Today, the Bluetooth special interest group (SIG) announced the addition of Apple and Nordic Semiconductor as members of the organization’s board of directors.  Many of the larger tech companies, especially mobile device makers, have been a part of the board for some time — such as Motorola, Nokia, Ericsson, and others.

This is a big deal for the mobile medical peripheral industry because Apple currently uses a proprietary bluetooth system to interact wirelessly with devices.  The hope is with Apple finally on the board, they will help set ubiquitous standards, enabling medical peripheral devices to communicate with not only their iOS devices, but other mobile platforms as well, and vice versa.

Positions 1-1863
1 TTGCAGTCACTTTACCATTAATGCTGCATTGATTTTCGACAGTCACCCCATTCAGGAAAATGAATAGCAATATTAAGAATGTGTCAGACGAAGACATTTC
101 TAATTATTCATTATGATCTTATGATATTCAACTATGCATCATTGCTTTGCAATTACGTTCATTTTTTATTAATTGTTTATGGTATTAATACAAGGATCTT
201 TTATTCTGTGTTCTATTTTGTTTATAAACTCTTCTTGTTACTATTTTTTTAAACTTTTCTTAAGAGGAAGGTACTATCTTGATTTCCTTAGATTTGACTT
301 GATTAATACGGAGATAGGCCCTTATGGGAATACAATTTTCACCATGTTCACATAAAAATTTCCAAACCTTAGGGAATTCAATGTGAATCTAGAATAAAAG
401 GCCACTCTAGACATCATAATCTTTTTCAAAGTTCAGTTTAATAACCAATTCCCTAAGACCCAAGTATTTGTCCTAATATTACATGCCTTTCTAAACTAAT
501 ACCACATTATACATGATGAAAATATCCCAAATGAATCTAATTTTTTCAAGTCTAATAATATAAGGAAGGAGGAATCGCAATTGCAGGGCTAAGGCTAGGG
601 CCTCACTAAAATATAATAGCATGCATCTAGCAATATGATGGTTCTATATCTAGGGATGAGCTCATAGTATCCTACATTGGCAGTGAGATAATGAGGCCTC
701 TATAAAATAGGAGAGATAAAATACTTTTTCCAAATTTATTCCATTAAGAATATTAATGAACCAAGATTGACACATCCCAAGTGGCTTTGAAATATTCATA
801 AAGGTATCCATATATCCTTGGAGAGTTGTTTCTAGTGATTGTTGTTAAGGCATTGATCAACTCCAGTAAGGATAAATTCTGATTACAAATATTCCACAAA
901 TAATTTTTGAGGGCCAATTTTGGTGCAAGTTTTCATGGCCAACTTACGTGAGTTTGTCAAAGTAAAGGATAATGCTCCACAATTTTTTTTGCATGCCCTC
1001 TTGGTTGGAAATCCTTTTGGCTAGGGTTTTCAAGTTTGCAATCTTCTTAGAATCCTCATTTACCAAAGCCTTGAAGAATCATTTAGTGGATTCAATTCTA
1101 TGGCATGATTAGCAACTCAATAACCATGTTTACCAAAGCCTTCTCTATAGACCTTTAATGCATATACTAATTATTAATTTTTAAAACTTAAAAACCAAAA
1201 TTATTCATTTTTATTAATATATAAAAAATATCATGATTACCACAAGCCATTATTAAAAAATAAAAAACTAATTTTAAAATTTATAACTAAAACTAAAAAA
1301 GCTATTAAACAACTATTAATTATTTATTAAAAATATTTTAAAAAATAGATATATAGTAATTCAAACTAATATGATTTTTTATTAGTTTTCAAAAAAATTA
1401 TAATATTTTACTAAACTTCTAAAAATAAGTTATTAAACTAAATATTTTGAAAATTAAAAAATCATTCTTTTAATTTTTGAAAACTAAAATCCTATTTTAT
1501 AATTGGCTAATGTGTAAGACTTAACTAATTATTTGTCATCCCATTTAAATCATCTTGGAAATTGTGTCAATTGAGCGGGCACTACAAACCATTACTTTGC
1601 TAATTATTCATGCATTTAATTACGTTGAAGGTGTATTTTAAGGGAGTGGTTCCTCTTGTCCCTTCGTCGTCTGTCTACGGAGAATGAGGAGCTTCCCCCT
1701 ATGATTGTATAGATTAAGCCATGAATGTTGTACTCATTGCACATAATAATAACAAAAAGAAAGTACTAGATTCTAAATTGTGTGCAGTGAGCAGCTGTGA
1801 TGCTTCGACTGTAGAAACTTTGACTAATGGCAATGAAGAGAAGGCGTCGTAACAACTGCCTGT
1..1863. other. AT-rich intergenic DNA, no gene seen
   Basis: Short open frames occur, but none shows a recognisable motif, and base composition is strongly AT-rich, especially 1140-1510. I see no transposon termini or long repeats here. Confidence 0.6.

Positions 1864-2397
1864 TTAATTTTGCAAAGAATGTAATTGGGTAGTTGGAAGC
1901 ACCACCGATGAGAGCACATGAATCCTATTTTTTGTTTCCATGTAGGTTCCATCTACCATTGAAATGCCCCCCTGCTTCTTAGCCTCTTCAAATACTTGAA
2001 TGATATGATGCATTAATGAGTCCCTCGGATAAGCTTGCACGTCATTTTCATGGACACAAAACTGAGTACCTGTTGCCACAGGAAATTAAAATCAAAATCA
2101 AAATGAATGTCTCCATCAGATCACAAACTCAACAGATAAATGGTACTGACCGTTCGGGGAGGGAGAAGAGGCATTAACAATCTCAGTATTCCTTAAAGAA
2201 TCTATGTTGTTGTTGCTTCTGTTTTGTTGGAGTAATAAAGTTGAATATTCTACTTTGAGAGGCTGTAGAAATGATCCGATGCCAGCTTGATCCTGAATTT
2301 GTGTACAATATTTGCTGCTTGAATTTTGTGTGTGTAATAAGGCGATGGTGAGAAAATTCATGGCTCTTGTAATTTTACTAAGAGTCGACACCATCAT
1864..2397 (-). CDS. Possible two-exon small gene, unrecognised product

The new push from the Bluetooth SIG is bluetooth 4.0, a bluetooth protocol that takes extremely low battery power.  We spoke with the Bluetooth SIG executive director Mike Foley last year — where a focus of his discussion was how Bluetooth 4.0 standards were basically meant to usher in a new era of low energy  wireless medical peripheral devices.

Unfortunately, Apple’s track record is marked with propriety standards (excluding WebKit), but their willingness to join the board may be a serious push towards creating ubiquitous wireless medical peripheral devices that can communicate with any type of mobile phone.

Obviously, a ubiquitous standard would help device makers with economies of scale, and would incentivize them to produce more innovative products.